by Raisa-Lee Wimbs, MPsy
This series was originally completed as a Thesis in partial fulfillment of Adler Graduate Professional School’s Master of Psychology degree.
Marathon running is a physically demanding event that requires individuals to run 21.2 – 50 kilometres (Knechtle, 2012). Such events can have positive personal outcomes, including positive feelings when crossing the finish line, and accomplishing a personal goal (Boudreau & Giorgi, 2010). However, these events can come with extreme barriers, including mental and physical fatigue (Buman, Omli, Giacobbi, & Brewer, 2008; Carter, Coumbe-Lilley & Anderson, 2016). Marathons, including the training processes to prepare for such events, are challenging for all participants, yet can be even more difficult for mothers because of the responsibilities they have as parents (e.g., Cowdery & Knudson-Martin, 2005).
The purpose of this study was to understand the experiences of mothers in training for and competing in a marathon event. For the purposes of this study, a marathon event was defined as a half, full, or ultra-marathon (hereafter referred to as ‘marathon event’). Specifically, the research focused on understanding the experiences of mothers who train for and participate in a marathon event. Understanding this phenomenon is important for two reasons: (a) an increased interest from women in running events (Jakob, 2018), and (b) the tendency for women to have lower levels of physical activity (e.g., only 14% of Canadian women meet physical activity guidelines; Statistics Canada, 2011). As well, mothers often experience numerous constraints to marathon event training, such as time constraints and conflicting priorities (Bremer, 2012; Coakley, 2006; Goodsell & Harris, 2011). Although there has been research on mothers who train for endurance races and remain active throughout parenthood, few studies have explored their involvement in training for and racing in such events. The current research aims to contribute to these gaps and build on our understanding of their experiences for the purpose of increasing levels of physical activity in mothers, and to help with developing a balanced, healthy lifestyle. Understanding experiences throughout training and competing in a marathon event will help inform the limited research available on this topic, and can have important practical implications, including assisting mothers in fostering their well-being, and supporting practitioners who support mothers who may or may not run.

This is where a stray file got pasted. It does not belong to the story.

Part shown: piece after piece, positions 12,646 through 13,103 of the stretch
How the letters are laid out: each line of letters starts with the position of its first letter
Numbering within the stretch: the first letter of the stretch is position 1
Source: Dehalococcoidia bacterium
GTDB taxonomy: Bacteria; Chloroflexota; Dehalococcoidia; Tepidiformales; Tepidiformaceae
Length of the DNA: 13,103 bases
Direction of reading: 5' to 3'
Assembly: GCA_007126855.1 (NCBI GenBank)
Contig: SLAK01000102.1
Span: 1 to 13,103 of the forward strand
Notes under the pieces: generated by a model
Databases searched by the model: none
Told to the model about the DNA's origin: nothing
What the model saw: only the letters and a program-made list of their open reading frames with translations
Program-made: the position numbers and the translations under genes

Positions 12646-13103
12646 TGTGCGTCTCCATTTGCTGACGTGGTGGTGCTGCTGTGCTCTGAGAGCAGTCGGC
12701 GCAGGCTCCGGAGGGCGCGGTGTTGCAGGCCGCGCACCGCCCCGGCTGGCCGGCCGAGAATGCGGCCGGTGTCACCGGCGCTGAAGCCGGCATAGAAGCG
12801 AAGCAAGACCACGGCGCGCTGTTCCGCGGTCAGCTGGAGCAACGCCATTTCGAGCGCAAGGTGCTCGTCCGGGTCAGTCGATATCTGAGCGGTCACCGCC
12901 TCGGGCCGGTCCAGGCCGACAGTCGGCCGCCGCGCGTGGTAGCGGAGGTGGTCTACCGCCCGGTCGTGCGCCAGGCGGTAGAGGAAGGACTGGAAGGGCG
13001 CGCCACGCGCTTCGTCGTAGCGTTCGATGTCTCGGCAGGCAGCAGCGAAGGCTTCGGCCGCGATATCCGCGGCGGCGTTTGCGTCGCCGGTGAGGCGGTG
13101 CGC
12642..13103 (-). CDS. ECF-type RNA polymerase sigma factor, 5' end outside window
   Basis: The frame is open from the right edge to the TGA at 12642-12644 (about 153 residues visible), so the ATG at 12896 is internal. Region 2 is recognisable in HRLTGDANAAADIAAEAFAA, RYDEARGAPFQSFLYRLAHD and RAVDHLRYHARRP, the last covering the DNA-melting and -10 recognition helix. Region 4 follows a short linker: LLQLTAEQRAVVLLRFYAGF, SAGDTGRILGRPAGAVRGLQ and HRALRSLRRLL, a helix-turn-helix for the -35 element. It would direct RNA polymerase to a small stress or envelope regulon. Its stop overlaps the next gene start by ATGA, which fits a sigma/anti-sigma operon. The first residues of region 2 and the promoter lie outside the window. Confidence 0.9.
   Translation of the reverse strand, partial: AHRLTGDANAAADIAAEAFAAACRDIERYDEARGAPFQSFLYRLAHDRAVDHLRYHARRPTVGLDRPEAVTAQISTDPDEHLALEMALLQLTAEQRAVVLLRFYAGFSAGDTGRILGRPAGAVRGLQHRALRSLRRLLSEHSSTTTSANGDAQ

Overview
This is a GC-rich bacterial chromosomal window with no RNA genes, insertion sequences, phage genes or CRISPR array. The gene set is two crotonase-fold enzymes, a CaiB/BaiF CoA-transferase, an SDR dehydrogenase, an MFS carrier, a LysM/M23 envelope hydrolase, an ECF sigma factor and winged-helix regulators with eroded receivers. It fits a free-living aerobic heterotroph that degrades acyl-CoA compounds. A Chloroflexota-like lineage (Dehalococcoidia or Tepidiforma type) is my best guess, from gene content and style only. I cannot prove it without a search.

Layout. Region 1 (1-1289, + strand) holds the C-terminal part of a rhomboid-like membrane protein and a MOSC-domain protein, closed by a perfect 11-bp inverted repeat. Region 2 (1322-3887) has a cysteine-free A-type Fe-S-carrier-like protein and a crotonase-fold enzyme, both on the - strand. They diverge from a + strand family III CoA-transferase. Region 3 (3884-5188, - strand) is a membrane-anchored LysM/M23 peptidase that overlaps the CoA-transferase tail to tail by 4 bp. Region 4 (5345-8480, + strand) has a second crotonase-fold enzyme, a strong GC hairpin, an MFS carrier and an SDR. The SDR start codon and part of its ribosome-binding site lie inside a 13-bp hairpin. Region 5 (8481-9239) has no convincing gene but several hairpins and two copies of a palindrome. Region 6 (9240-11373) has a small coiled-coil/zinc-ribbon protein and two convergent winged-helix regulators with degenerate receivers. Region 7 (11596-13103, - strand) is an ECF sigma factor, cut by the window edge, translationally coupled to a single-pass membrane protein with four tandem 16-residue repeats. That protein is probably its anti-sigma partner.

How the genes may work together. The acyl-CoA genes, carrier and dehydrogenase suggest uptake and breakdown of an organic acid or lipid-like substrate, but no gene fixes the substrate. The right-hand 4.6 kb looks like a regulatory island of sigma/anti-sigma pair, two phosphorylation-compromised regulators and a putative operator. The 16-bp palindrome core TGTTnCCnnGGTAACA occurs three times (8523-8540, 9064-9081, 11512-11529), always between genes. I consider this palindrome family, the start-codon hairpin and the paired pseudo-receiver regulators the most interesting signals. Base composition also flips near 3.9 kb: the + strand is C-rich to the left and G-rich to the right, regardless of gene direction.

The physiological effects that occur during marathon running, including cardiovascular performance levels, lactic acid thresholds, and oxygen uptake capacities (e.g., Joyner & Coyle, 2008) have been well-documented in the literature (e.g., Baar et al., 2002; Bayod et al., 2012; Kavazis, Smuder, & Powers, 2014). However, the psychosocial aspects of marathon running, particularly in mothers, has been less explored. This review is divided into three sections. The first section explores the demands associated with motherhood-often referred to as the motherload. Despite these demands, research supports the importance of maintaining physical activity. The second section will explore women’s involvement in physical activity, including leisure and sport. Finally, to date, no research has explored the psychosocial aspects of training for and competing in marathon events in women; thus, the third and final section will explore marathon training and families.
Mothers were chosen as the focus of this study for four reasons: (a) there has been an increased interest in marathon running in women (Jakob, 2018), (b) women tend to have low levels of physical activity (Statistics Canada, 2011), (c) women are often primary caregivers of their children (Kay, 2009), and (d) women are underrepresented within marathon running literature (Doucet, 2006). Moreover, previous research and media have noted that mothers often struggle to find a balance between meeting the expectations of mothering practices and their own individual needs, which can lead to feelings of tension, conflict, and guilt (e.g., Cowdery & Knudson-Martin, 2005; Pepler, 2017). Consequently, some mothers sacrifice their lifestyle practices to meet children’s needs (Coakley, 2006).